Thus, the dwell action produced by the combination of springs 82, 84 shown in FIG. 3, acting against the air pressure in cylinder 66, results in a time delay between the release of doorknob 26 and the rotation of deadbolt knob 28, thus accomplishing a guard against the door bouncing out of alignment during phase 6 and guaranteeing proper alignment for deadbolt 24 in doorjamb, during which dwell interval (FIG. 2F) door 10 is swung from its fully open position to its fully closed position by door swinging system 32.

In said actual operating embodiment of my present invention the time duration of the closure of door 10 is between six seconds and fifteen seconds, which duration is adjustable by means of valves 132 and 144.

Referring now to FIG. 2G, there is shown the last or sixth phase of the complete operating cycle of automatic operating system 20. More particularly, FIG. 2G represents the completion of the sixth phase.

As may be seen by comparing FIGS. 2F and 2G, the air pressure in air supply tubes 58, 60, 62 drops from about ten pounds per square inch gauge to less than five pounds per square inch gauge during this sixth phase of the complete operating cycle of automatic operating system 20.

As will be apparent to those having ordinary skill in the art, informed by the present disclosure, the system air pressure over this range is insufficient to oppose the operation of elongated return spring 82 (FIG. 3), and thus piston rod 70 is drawn further into cylinder 66 under the resilient urging of spring 82 as the system pressure decreases over this range.

As the system air pressure decreases over this range and piston rod 70 retreats (downward) into cylinder 66 the hook-and-loop fastening material 78 on piston rod 77 engages the pileate fastening material applied to the outer surface of clamping band 114, thus coupling deadbolt knob operator 38 to piston rod 78.

The further retreating (downward) movement of piston 70 thus coupled to deadbolt knob operator 38 causes deadbolt knob operator 38 to rotate in a counterclockwise direction, as indicated by arrow 154, until it reaches the position shown in FIG. 2G, in which deadbolt 24 is fully extended into its associated recess in doorframe 12.

As best seen in FIG. 3, hook-and-loop fastening material facing 78 does not extend to the outer end of piston rod 70. Rather, there is provided a "dead zone" between the outer end of hook-and-loop fastening material facing 78 and the outer end of piston rod 70. This dead zone is of such length that the outer end of hook-and-loop fastening material facing 78 disengages from the hook-and-loop fastening material on clamping band 114 when deadbolt knob operator 38 reaches its "knob horizontal" position in which deadbolt 24 is fully extended. After this disengagement of hook-and-loop fastening material facing 78 from the hook-and-loop fastening facing on clamping band 114 piston rod 70 is further retracted by the action of spring 82 until hook-and-loop fastening material facing 78 reaches the position shown in FIG. 3, in which there is no coupling between piston rod 70 and deadbolt knob operator 38. By this feature of my invention deadbolt knob operator 38 can then by manually operated without the application of more force than is necessary to operate deadbolt knob 28 alone.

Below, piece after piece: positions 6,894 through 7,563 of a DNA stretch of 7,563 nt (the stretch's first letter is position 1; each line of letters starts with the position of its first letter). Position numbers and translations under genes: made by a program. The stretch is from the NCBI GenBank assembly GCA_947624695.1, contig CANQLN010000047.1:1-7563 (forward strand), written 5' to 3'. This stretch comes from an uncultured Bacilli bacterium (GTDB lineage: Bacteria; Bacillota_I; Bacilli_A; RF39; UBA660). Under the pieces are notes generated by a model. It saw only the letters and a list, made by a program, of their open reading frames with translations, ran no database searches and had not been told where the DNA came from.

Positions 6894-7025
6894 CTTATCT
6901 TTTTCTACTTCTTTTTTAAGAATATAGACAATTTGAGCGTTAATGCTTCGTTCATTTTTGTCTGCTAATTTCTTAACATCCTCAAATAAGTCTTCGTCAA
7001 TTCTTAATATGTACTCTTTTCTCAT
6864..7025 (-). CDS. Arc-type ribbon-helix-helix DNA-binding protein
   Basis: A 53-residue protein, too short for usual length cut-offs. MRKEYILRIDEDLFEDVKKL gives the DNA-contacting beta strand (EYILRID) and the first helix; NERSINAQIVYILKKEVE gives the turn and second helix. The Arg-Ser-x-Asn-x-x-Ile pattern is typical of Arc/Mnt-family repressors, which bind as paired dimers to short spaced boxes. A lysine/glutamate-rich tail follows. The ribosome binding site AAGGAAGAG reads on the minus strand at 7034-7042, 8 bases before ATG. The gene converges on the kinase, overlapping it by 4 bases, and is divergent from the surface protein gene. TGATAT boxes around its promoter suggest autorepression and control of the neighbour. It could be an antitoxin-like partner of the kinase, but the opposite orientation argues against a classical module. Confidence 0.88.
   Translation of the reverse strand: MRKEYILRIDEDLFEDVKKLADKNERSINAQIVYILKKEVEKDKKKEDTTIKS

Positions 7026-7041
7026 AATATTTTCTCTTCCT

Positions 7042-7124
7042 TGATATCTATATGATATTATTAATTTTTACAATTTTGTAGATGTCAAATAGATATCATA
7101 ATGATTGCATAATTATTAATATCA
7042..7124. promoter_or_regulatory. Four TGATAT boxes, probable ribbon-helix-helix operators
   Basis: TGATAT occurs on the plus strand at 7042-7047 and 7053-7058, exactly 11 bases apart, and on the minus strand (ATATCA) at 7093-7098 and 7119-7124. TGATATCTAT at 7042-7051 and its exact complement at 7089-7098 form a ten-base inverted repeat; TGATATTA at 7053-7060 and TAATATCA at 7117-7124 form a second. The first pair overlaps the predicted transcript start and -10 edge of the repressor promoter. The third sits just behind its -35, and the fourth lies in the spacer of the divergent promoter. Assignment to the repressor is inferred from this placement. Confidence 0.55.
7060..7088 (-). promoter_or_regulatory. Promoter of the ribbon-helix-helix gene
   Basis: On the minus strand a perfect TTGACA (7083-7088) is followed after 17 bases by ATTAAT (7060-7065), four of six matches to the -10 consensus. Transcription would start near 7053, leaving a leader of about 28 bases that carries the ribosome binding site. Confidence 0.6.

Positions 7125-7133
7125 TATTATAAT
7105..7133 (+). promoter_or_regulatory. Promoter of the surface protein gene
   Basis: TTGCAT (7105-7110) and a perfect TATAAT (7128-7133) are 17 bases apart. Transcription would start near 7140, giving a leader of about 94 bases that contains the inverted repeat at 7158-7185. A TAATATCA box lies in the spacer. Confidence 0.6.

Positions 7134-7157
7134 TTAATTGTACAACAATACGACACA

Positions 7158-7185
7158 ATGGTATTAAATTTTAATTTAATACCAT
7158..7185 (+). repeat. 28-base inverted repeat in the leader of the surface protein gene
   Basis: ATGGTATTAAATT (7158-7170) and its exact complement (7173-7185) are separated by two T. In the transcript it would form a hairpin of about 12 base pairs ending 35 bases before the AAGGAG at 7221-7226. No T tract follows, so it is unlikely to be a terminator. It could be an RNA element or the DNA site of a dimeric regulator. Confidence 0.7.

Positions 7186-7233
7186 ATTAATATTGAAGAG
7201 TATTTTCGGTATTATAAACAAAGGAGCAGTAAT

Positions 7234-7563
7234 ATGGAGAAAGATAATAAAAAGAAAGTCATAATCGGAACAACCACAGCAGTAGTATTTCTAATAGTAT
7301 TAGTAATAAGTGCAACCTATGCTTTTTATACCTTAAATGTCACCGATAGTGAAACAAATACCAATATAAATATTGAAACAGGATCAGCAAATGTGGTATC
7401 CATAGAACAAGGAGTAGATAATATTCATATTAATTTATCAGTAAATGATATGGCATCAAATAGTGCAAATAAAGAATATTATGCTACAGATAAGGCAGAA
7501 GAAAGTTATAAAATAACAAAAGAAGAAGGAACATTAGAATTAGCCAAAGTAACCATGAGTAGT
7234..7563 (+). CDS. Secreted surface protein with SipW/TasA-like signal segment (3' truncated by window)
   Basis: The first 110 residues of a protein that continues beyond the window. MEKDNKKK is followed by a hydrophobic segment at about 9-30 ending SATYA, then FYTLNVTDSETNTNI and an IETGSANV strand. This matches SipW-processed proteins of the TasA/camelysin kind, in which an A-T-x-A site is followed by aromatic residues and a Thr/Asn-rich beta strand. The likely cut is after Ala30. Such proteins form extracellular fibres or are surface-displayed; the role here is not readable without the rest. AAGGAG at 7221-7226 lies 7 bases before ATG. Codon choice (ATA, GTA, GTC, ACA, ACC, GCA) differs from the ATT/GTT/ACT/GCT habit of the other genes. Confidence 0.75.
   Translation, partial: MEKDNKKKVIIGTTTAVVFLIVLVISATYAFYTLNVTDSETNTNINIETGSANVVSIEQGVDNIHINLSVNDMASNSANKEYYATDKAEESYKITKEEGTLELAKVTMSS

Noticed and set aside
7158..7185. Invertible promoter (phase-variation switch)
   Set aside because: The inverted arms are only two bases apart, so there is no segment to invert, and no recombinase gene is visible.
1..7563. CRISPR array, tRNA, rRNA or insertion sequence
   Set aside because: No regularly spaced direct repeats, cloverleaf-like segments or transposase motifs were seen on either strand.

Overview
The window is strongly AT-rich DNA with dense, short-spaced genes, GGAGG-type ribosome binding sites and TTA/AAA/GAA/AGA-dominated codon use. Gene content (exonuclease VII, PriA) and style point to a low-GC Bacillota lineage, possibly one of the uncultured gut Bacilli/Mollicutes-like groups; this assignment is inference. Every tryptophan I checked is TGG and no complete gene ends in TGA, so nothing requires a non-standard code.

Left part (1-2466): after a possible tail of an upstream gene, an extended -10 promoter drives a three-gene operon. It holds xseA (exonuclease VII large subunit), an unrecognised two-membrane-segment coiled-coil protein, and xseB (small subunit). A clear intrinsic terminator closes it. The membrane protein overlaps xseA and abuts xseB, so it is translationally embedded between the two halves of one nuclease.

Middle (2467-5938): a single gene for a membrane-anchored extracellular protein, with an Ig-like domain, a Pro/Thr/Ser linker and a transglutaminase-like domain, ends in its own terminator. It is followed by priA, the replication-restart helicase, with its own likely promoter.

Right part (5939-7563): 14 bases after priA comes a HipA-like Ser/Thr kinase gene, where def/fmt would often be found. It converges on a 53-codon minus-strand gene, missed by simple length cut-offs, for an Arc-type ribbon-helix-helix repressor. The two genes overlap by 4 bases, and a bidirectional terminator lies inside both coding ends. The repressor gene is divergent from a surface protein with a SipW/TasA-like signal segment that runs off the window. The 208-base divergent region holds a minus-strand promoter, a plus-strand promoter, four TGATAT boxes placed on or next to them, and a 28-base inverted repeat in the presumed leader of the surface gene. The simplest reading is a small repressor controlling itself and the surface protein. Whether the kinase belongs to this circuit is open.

In said actual operating embodiment of my invention the duration of phase six is approximately three to six seconds.

Referring now to FIG. 2H, it will be seen that automatic swinging door operating system 20 of the first preferred embodiment of my invention has returned to its normal, quiescent state, in which the system air pressure, as indicated by gauge 150, has returned to atmospheric level, by bleeding through valve 132 and check valve 133 (FIG. 1) and valve 144 (FIG. 8).

In this condition automatic swinging door operating system 20 of the preferred embodiment of my invention is completely reset, and thus is again ready to execute a complete operating cycle as shown in FIGS. 2A through 2H and described hereinabove in connection with those figures, upon the triggering of transmitter 56 by the depression of the pushbutton located thereon.

It will now be understood by those having ordinary skill in the art, informed by the present disclosure, that when door 10 and automatic operating system 20 reach the respective states indicated in FIG. 2D they will remain in these states until the pushbutton on transmitter 56 is again depressed, whereupon the closing and latching operations of the fourth through sixth phase (FIGS. 2E through 2H) will automatically be carried out without further intervention by the user.

It will thus be seen that the objects set forth above, among those made apparent from the preceding description, are efficiently attained, and since certain changes may be made in the above constructions without departing from the scope of my invention it is intended that all matter contained in the above description or shown in the accompanying drawings shall be interpreted as illustrative only, and not in a limiting sense.

It is also to be understood that the following claims are intended to cover all the generic and specific features of my invention hereindescribed, and all statements of the scope of my invention which, as a matter of language, might be said to fall therebetween.

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Classifications
U.S. Classification49/280, 49/300, 292/144, 292/33
International ClassificationE05F15/04, E05F15/20
Cooperative ClassificationE05F15/2076, E05Y2900/132, E05F15/04
European ClassificationE05F15/04, E05F15/20E
Legal Events
DateCodeEventDescription
May 30, 2000FPExpired due to failure to pay maintenance fee
Effective date: 20000317
Mar 19, 2000LAPSLapse for failure to pay maintenance fees
Oct 12, 1999REMIMaintenance fee reminder mailed
Nov 13, 1995FPAYFee payment
Year of fee payment: 4
Nov 13, 1995SULPSurcharge for late payment
Oct 24, 1995REMIMaintenance fee reminder mailed